When an earthquake struck Chile last February, a group of University students was studying abroad in the South American country. But because the University had access to all of the students’ information and a satellite phone, officials were able to assure the students’ parents that they were safe.
The students’ information was available through the University’s current travel registry. But not all students and faculty studying or traveling abroad are registered — something the University aims to change with the launch of a new online travel registry for students, faculty and staff who travel around the globe.
The registry, which went live today, is located on Wolverine Access and is accessible from the University’s Global Michigan website. The new registry is designed to centralize travelers’ data, make it easier for students to register and for the University to keep track of students and faculty abroad.
The University will also use the website to more effectively communicate travel advisories and warnings, like the earthquake in Chile, to the University community.
A.T. Miller, director of the University’s Global Intercultural Experience for Undergraduates program, said that last February’s earthquake in Chile was an example of a situation in which the University would make use of the travel registry.
“We had 12 students (in Chile),” Miller said. “Because they were in the registry, and on our program, we had a satellite phone connection.”
Using the registry, Miller said he was able to inform their parents or emergency contacts that the students were okay after the earthquake. But with the new registry, coupled with HTH travel insurance, Miller said communication will be more streamlined. Officials hope the comprehensive process will make students and their families more comfortable with the idea of study abroad.
“We’re trying to make it so that the students and the families can be confident that yes, you can be a global player, and with a sort of safety net or support that makes you confident that this is worth doing or makes sense,” Miller said.
The registry is also part of University President Mary Sue Coleman’s goal of having at least half of the student body experience international travel during their time at the University.
Any student, staff or faculty member who is traveling outside the United States on a University-sanctioned trip, in a group or as an individual, is required to register. The registry will also be open to members of the University community who are going on personal trips.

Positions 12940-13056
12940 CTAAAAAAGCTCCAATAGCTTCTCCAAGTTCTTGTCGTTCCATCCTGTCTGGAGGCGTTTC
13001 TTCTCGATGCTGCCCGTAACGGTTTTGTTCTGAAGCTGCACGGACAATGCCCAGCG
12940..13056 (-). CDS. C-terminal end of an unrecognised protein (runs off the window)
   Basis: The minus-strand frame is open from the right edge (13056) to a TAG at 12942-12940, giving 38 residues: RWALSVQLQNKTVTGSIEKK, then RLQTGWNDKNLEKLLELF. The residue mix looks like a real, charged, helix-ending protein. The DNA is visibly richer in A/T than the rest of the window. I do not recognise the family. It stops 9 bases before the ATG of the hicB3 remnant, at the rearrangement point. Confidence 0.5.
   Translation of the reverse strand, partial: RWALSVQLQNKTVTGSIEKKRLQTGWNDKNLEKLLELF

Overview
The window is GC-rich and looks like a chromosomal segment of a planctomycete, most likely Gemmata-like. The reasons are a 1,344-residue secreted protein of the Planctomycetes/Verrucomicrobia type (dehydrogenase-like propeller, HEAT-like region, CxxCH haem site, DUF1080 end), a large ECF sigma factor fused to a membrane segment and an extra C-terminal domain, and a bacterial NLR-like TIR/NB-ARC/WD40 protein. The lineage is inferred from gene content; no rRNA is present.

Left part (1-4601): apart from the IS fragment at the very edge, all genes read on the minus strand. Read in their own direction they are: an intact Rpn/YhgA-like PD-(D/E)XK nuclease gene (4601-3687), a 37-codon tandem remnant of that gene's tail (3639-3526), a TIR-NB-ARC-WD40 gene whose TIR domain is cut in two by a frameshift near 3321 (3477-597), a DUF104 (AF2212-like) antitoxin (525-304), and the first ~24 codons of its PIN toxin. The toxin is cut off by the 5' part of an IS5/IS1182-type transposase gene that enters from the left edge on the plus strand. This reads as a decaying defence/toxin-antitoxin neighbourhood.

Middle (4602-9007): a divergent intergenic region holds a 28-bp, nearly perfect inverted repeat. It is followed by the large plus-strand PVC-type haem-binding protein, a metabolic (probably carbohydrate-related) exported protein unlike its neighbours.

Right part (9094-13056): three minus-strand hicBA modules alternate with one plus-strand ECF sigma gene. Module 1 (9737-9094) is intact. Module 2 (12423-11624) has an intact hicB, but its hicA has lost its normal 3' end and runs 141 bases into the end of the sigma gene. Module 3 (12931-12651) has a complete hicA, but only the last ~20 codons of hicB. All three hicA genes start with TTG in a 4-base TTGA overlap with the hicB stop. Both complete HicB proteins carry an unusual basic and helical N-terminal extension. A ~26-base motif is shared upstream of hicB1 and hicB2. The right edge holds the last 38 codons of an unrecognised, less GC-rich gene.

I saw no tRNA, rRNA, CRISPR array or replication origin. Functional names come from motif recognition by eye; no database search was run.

Anyone who purchases the University’s HTH travel health insurance plan will have to register his or her travel log before purchasing the insurance package. Travelers’ itineraries will also be on the registry, so that in the case of an emergency, University officials can know where the individuals are and how to assist them.
The registry is being introduced in three phases over the next few months. Today, individuals, groups and administrators will be able to register. The University’s Department of Public Safety and other emergency responders can also now access the registry.
The second phase of the travel registry will be released in April 2011 and will enable more enhanced search features and an iPhone application to access trip itineraries. In June 2011, the third and final stage, which will expand the technological features on the site, will be implemented.
The registry will also act as a planning tool for students, by providing links to websites with information about advisories and warnings so students can look up everything from what immunizations they need before they travel, to the cholera outbreak in Haiti, Miller said.
“We also provide advice,” Miller said. “One of the things the travel registry also lets you know is that the place you’re going has a State Department warning against certain things and that way you can be well informed. There are also connections to the Center for Disease Control.”
If any new travel warnings or advisories are issued, details about the warning will be posted immediately to the new Global Michigan website.
Members of the University community should register no matter where they’re going, even if it’s to Canada, Miller said. He cited the SARS outbreak in Toronto a few years ago as something that can occur even in a country relatively close to the United States.
“Even though you might think, ‘Why would I register a trip to this nearby place?’ (It is so) we can support people,” Miller said. “We had some people put in quarantine. When that happens it’s pretty scary.”